The genus Rosa is one of the most widespread members of Rosaceae family and grows throughout the temperate and subtropical regions of the northern hemisphere. In particular, Rosa canina L., Rosa sempervirens L. and Rosa moschata Herrm. grow in the wild in various Tunisia regions (especially in Northwest). Rosa canina L. [1] is a spiny shrub and produces fragrant pink or white flowers and fleshy red fruits. Besides to be used as an ornamental plant, R. canina is frequently employed in traditional medicine. In fact dog roses are known in literature for their prophylactic and therapeutic activities against a wide range of ailments, including infectious diseases, inflammatory and gastro-intestinal disorders. In particular dog rose hips, roots and leaves are known as diuretic, anti-inflammatory, anti-allergic and antioxidant agents and they have been used against bronchitis [2]. Other two Rosa species are widely used as floral fragrance in cosmetic and aromatherapy: R. sempervirens, a shrub with white flowers and fleshy fruits, and R. moschata Herrm., a shrub with white musk-scented flowers; however little is known about their potential application for health purposes. The aim of this work was to characterize and compare the antioxidant properties of organic (methanol, ethyl acetate, hexan) extracts from leaves and stems of three different species of Rosa (R. canina, R. sempervirens and R. moschata) collected from diverse Tunisia regions characterized by different geographic and pedo-climatic conditions. In particular we wanted to underline the potential inter-species differences in the antioxidant properties of extracts obtained from these three Rosa species, like also the intra-species differences related to the different geographical origin and to the different plant parts. At this aim we used four different simple redox-based assays (all involving one redox reaction with the oxidant): the Folin-Ciocalteau assay; the bleaching of the stable 1,1-diphenyl-2-picrylhydrazyl radical (DPPH•); the trolox equivalent antioxidant capacity (TEAC) assay; the ferric reducing/antioxidant power (FRAP) assay. All methanolic and ethyl acetate extracts, but not the hexan extracts, showed good antioxidant/free radical scavenger activity, and a positive correlation between the antioxidant capacity of the extracts under study and their content of phenols and flavonoids was found. The assays revealed that the antioxidant properties of R. moschata and R. sempervirens extracts are comparable those of R. canina extracts. Conversely, for each species substantial differences in polyphenol content and antioxidant activity were found among samples collected from different regions, due very likely to the influence of the geographically-dependent environmental conditions. Taken together the data suggest that extracts not only from Rosa canina but also from R. moschata and sempervirens might be valuable sources of natural antioxidants. Above all R. simpervirens and moschata could be used as a good alternative to R. canina especially in those regions where these species can be easily found.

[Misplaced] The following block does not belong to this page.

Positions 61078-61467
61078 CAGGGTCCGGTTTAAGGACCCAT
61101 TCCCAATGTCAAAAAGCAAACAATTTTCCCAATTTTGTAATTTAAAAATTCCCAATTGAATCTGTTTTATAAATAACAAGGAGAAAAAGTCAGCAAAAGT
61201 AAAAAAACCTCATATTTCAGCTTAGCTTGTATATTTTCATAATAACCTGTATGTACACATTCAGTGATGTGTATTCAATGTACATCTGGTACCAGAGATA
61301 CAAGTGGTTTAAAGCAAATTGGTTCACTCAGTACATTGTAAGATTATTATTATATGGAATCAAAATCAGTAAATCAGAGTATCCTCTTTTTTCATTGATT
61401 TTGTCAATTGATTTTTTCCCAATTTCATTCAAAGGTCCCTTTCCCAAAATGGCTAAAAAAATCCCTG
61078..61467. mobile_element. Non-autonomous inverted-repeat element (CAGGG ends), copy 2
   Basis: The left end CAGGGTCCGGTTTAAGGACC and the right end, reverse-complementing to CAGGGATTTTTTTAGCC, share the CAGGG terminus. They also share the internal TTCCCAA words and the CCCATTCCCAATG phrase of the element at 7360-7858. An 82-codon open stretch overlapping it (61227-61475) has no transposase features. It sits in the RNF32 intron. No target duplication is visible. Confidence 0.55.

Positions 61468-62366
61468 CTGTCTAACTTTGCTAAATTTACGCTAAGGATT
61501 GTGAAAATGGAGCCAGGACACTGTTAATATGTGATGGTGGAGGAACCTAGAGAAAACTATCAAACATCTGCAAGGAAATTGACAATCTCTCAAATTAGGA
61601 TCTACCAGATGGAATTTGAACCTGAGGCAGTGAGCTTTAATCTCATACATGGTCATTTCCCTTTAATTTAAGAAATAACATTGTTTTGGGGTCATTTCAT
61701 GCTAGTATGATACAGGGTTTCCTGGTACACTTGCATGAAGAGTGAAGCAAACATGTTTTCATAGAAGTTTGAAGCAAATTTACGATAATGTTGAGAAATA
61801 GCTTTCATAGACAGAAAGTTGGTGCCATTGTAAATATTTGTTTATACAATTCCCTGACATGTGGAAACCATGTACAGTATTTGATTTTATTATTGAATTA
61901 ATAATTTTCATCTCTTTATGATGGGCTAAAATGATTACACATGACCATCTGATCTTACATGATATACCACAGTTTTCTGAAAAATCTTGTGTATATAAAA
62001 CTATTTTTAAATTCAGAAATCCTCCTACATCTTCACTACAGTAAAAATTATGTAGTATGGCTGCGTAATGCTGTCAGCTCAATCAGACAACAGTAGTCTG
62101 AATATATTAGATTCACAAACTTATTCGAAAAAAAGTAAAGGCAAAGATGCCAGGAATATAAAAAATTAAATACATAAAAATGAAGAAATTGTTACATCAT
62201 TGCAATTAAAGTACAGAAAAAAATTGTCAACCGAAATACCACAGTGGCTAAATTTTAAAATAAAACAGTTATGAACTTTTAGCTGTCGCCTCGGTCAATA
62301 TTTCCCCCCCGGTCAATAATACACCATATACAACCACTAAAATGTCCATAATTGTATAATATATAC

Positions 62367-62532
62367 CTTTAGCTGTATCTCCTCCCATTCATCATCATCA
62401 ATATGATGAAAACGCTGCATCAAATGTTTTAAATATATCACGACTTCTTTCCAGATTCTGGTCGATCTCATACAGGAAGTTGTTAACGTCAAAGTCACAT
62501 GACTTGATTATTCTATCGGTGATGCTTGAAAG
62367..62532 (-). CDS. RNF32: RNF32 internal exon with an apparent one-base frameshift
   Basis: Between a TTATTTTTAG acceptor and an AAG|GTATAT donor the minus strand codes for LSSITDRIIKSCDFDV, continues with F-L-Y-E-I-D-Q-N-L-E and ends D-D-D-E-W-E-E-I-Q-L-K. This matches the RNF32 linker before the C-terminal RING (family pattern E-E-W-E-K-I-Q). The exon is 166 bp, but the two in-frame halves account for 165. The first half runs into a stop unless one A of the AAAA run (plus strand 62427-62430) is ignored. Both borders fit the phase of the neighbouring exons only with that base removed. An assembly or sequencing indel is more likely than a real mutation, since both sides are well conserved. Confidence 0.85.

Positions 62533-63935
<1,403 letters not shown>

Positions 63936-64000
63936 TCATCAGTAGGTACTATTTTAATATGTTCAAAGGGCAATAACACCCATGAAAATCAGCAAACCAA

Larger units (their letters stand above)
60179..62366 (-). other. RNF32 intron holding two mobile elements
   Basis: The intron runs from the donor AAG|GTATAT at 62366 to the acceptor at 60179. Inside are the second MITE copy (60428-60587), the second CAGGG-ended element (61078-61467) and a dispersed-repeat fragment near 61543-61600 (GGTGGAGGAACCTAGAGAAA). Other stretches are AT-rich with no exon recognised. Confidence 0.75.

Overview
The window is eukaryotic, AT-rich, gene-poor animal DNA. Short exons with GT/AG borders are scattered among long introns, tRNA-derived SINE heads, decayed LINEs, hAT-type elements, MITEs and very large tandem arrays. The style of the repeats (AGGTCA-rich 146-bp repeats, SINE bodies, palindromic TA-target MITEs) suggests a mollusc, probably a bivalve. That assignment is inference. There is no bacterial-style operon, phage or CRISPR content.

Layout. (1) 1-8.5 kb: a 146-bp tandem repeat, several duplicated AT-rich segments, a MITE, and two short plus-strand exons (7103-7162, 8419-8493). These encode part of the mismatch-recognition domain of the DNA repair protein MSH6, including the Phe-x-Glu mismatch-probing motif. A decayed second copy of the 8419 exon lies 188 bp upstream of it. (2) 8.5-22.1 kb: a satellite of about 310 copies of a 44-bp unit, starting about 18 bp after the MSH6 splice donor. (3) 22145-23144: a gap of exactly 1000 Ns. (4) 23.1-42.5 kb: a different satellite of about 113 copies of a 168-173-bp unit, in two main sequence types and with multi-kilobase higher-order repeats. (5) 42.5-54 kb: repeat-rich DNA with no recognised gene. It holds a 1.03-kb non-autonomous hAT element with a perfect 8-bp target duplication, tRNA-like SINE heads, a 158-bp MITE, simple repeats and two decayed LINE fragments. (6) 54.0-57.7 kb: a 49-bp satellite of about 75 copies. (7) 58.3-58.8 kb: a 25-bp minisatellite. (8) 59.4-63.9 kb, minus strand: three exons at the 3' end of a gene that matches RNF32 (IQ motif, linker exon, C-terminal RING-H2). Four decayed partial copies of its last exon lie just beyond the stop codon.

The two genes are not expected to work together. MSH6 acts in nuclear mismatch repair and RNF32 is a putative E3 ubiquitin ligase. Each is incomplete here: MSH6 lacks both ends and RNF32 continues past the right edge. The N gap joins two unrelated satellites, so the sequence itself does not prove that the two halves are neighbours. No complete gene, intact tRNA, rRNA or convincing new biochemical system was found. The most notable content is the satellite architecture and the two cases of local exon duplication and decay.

Comparative studies on antioxidant activity of extracts from three wild Rosa species grown in different Tunisia regions

D. Fratantonio;
2013

Abstract